Natural gas – once praised as the key to an achievable energy transition in Europe – is increasingly falling out of favor. EU policymakers have spent years extolling the virtues of gas, calling it the cleanest of the fossil fuels and a bridge to a lower-carbon future. But the world – and Europe in particular – is shifting its stance toward gas quickly, meaning it is at risk of being left behind in the race to net zero emissions. Gas projects are increasingly vulnerable, as financiers and company management face pressure from their boards and investors not to invest in fossil fuels. The International Energy Agency has repeatedly revised down its estimates for longer-term EU gas demand. In its past five World Energy Outlooks, the picture in 2040 has worsened gradually, from an estimate of
Stuart Elliott considers the following as important: energy transition, EU, fossil fuels, gas, infrastructure, investment, LNG, natural gas
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Natural gas – once praised as the key to an achievable energy transition in Europe – is increasingly falling out of favor.
EU policymakers have spent years extolling the virtues of gas, calling it the cleanest of the fossil fuels and a bridge to a lower-carbon future.
But the world – and Europe in particular – is shifting its stance toward gas quickly, meaning it is at risk of being left behind in the race to net zero emissions.
Gas projects are increasingly vulnerable, as financiers and company management face pressure from their boards and investors not to invest in fossil fuels.
The International Energy Agency has repeatedly revised down its estimates for longer-term EU gas demand. In its past five World Energy Outlooks, the picture in 2040 has worsened gradually, from an estimate of 466 Bcm in 2015’s WEO to just 386 Bcm in last year’s outlook.
Likewise, there is no escaping the scale of environmental action spurred on by Swedish teenager Greta Thunberg, who has pushed the issue of carbon emissions to the very top of every political agenda worldwide.
Even Hollywood is getting involved, with stars like Mark Ruffalo and Cher weighing in on the debate, urging Europe not to import dirty, fracked gas from the US.
Ruffalo – currently starring in a film called “Dark Waters” about chemical pollution in the US – urged the European Parliament directly to vote against the inclusion of gas projects on the EU’s list of priority energy projects, the so-called Projects of Common Interest (PCI).
His lobbying efforts were ultimately unsuccessful, but the fact that in a few short years the mood has shifted away from gas projects being seen as a clean, sustainable element of European energy supply security to potentially as damaging as coal, is staggering.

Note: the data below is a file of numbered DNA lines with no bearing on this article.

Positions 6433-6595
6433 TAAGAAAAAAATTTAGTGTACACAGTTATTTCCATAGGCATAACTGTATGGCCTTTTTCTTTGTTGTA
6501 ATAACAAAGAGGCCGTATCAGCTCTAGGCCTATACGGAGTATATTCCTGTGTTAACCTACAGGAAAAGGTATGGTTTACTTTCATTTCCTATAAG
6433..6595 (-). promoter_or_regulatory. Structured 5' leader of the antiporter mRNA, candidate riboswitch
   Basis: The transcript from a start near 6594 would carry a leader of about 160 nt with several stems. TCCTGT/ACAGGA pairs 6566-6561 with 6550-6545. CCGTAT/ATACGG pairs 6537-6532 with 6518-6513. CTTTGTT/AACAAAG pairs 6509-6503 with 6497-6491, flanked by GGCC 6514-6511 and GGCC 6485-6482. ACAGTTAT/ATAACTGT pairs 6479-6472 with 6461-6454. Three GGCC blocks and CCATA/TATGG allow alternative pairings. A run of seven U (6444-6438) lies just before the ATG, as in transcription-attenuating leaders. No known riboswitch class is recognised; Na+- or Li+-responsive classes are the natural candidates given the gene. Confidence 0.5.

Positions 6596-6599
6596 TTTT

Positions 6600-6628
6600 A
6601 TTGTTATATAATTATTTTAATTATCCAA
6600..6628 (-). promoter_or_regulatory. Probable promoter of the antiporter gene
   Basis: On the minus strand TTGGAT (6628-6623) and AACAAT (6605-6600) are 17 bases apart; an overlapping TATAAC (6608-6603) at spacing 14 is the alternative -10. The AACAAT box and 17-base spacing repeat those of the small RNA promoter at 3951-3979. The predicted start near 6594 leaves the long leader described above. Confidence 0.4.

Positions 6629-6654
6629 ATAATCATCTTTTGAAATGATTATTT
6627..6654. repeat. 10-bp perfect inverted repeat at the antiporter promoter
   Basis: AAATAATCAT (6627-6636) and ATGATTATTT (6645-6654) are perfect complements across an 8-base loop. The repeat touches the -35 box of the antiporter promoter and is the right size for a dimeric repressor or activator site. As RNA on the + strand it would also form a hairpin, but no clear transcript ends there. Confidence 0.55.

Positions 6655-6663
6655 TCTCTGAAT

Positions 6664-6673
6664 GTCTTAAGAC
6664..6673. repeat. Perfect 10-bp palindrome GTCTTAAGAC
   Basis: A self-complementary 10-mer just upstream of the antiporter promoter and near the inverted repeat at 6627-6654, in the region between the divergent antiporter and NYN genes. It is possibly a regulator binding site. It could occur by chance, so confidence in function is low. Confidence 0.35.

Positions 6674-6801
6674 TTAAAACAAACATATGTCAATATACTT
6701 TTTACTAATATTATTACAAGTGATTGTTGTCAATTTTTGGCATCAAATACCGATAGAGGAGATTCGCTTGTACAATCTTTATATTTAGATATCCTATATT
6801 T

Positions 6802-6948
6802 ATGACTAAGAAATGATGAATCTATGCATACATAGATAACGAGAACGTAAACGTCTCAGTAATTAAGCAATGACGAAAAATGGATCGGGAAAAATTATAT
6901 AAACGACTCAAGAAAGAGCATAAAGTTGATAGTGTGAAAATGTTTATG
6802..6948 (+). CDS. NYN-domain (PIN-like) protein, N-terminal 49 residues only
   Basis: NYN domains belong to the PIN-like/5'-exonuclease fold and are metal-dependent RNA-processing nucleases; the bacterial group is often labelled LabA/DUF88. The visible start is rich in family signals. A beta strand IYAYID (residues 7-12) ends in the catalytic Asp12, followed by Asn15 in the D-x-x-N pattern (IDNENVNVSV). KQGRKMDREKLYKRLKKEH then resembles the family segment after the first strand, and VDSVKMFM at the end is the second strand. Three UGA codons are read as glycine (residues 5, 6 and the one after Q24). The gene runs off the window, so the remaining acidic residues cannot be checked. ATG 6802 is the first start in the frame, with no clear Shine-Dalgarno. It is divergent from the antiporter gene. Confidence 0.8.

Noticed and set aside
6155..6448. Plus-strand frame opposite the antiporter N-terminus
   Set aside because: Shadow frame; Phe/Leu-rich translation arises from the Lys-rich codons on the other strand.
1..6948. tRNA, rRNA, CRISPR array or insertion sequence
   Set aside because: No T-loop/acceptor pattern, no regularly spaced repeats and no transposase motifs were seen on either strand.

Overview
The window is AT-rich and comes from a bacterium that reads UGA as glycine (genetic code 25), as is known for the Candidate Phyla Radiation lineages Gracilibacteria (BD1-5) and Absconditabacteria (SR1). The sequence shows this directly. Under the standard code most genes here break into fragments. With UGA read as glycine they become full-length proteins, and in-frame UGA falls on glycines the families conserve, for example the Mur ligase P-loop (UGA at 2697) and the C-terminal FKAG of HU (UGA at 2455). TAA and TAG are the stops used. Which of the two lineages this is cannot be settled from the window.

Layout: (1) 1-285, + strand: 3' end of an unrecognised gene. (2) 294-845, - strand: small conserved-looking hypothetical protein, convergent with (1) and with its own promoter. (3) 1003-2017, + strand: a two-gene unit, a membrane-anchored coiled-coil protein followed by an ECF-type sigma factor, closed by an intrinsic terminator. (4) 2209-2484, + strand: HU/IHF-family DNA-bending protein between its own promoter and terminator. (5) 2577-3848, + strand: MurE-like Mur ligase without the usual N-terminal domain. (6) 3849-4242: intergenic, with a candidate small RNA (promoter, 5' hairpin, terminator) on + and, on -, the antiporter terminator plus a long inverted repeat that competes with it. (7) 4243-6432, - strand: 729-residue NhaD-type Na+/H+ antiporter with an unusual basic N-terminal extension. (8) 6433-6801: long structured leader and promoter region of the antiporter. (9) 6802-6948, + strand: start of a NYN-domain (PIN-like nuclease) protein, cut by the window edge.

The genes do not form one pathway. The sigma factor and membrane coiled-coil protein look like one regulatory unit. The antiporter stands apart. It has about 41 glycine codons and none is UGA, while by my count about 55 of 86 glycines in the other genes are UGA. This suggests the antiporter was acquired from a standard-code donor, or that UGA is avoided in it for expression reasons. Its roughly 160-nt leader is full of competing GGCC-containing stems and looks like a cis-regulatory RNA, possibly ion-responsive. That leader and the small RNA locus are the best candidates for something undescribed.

It was not long ago that the Southern Gas Corridor, for example, designed and constructed at a total cost of some $40 billion – just to allow Europe a smidgeon of extra supply security – was much heralded by Brussels.
Now, the EU is all about its Green Deal. And gas’s role in it is questionable.
New European Commission President Ursula von der Leyen has put climate at the top of her policy agenda for the next five years, with plans to make the EU a net-zero carbon economy by 2050.
That is more ambitious than the EU’s current goal to cut emissions by at least 80% from 1990 levels by 2050, and to help achieve it von der Leyen wants to ramp up the EU’s 2030 targets to cut CO2 to at least 50%, up from 40% agreed in 2018.
If this is approved by EU lawmakers – and the European Parliament has already called for a 55% cut by 2030 – then gas demand could well be displaced before 2030 by more renewables and energy efficiency.
The EC has also launched a “Just Transition Fund” which could mobilize up to Eur50 billion ($55 billion) of public money to help heavy industry like refineries and steel works cut their emissions.
The proposed fund is part of a wider plan for a Eur100 billion Just Transition Mechanism intended to help targeted carbon-intensive regions keep up with the rest of the EU becoming carbon-neutral by 2050.
In the UK, the chairman of the energy regulator said last month that the oil and gas industry’s “social license to operate” was also under serious threat, warning there were “no second chances” given the realities of climate change.
Tim Eggar said he could not remember “anything like the industry rethink of the last few months.”